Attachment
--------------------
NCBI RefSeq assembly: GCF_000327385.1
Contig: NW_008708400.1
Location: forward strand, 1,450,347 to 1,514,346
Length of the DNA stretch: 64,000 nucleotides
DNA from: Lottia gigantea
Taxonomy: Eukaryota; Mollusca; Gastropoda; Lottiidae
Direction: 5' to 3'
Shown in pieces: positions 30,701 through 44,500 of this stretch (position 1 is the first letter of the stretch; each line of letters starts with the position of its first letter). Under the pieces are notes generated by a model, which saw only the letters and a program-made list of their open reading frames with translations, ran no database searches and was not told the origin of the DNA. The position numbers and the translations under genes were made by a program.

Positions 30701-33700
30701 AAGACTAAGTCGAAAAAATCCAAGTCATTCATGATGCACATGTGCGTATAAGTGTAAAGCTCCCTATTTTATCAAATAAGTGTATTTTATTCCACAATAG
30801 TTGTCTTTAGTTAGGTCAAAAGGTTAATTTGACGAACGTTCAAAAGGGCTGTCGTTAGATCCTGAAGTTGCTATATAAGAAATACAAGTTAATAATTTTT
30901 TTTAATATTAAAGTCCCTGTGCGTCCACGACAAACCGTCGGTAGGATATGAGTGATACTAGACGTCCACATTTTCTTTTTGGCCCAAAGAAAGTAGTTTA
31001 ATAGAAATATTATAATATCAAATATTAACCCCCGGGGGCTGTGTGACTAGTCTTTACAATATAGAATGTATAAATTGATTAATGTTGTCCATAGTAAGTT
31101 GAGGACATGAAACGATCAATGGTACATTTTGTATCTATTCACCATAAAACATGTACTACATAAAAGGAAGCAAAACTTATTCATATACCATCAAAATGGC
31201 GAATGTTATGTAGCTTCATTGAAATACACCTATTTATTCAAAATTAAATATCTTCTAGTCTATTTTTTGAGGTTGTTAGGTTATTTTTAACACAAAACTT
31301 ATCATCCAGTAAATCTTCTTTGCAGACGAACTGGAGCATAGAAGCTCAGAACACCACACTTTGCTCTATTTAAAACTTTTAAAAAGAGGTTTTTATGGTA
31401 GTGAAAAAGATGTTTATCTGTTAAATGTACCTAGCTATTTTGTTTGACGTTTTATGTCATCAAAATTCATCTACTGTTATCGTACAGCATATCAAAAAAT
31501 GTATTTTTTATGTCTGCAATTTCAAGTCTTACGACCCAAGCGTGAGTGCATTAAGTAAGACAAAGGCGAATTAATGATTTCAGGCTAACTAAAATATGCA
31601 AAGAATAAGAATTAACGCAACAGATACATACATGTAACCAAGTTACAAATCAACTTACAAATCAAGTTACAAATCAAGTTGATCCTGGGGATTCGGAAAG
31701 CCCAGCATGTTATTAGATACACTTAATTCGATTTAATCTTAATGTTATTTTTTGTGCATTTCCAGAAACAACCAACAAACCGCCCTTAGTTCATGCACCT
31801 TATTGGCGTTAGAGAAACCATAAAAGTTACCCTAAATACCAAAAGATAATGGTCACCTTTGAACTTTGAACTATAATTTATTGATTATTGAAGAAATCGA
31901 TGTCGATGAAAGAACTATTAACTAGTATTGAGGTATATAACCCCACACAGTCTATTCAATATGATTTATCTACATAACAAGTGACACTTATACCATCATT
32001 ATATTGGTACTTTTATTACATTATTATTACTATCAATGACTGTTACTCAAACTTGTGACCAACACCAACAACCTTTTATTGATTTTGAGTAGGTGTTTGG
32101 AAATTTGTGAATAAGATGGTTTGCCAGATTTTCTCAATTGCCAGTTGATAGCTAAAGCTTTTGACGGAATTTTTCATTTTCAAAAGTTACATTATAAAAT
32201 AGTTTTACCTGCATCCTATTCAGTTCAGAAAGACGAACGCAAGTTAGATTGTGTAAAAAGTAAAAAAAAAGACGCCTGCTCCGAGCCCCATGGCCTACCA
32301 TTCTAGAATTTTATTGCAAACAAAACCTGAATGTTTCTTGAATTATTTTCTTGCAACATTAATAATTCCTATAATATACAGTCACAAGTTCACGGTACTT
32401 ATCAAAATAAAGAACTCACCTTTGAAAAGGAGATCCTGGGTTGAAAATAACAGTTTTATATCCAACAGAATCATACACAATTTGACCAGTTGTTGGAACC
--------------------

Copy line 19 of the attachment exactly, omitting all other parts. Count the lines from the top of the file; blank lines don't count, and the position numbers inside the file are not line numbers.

31601 AAGAATAAGAATTAACGCAACAGATACATACATGTAACCAAGTTACAAATCAACTTACAAATCAAGTTACAAATCAAGTTGATCCTGGGGATTCGGAAAG